My next book, The Naga’s Treasure, is almost ready for release. I have to make one last edit and also create a cover that I’m happy with. The Naga’s Treasure is a bit of a departure from my two “Journey” books. For starters, the new book is fantasy, based on the idea that the old myths and legends of ancient Angkor are true. Specifically, the book was inspired by the following tale related by the Chinese emissary to Angkor, Zhou Daguan:
[caption id="attachment_89” align="alignright” width="184” caption="Siamese boatman of the nineteenth century”][/caption] In the “Journey” books, I’ve struggled a bit to describe the typical dress of the men of Southeast Asia, particularly Siam, in the nineteenth century. I’ve seen plenty of descriptions and illustrations, but how to describe it? It’s a bit more than a ‘loincloth’ but not quite trousers. As luck would have it, in my other role as a travel writer I recently came across a rare nineteenth century photograph of a commoner.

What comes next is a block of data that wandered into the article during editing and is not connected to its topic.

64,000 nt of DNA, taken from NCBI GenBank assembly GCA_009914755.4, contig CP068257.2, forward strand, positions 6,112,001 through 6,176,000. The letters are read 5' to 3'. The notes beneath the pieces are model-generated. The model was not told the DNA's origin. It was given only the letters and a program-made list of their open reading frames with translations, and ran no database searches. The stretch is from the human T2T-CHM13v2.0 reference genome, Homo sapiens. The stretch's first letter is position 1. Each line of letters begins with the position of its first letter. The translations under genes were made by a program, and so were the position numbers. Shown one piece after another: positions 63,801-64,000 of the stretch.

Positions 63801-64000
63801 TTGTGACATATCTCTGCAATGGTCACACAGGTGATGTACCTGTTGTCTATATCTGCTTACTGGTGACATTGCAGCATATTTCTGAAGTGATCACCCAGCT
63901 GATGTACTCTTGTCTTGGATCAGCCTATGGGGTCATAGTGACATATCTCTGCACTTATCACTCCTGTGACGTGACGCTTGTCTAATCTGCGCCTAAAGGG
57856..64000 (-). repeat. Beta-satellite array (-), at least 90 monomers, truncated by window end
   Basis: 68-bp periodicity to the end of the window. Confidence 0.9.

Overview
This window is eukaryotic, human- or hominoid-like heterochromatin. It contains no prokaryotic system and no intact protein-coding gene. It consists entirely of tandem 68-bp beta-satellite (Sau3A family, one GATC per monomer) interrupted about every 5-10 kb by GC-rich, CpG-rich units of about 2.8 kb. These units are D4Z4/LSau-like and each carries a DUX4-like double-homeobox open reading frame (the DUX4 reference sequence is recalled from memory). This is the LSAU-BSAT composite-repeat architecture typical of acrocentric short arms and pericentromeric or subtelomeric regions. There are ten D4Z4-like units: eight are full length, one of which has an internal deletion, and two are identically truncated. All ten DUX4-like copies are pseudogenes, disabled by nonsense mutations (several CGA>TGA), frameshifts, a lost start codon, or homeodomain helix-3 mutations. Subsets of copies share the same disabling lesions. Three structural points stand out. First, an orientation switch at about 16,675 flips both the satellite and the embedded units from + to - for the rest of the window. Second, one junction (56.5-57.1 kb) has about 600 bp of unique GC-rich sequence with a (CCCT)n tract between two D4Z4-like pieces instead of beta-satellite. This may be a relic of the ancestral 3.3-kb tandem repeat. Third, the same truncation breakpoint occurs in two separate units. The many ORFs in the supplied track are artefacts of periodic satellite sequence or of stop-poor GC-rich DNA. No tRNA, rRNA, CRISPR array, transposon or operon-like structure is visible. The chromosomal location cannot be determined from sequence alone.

One of the charming things about Thailand, and much of Asia for that matter, is that they’re much less hung up on depictions of the male member. In fact, some religions even venerate a crude representation of the male phallus. I imagine many of you have worshiped at that altar, haven’t you? In Thailand, phallic charms and wood carvings are popular. They serve many purposes, such as ‘protecting’ a guy’s real manhood from attack by evil spirits, or to simply encourage, err, propagation.
[caption id="attachment_24” align="alignright” width="200” caption="Sir James Brooke”][/caption] I just finished the first draft of the sequel to Journey to Angkor, which hopefully means I’m only a month or two away from publishing it. So, I thought it might be interesting to give you some background on the one historical figure I’ve used in this next book. I first encountered James Brooke when I visited Kuching in Sarawak, Malaysia, where he was the first “White Rajah” of Sarawak.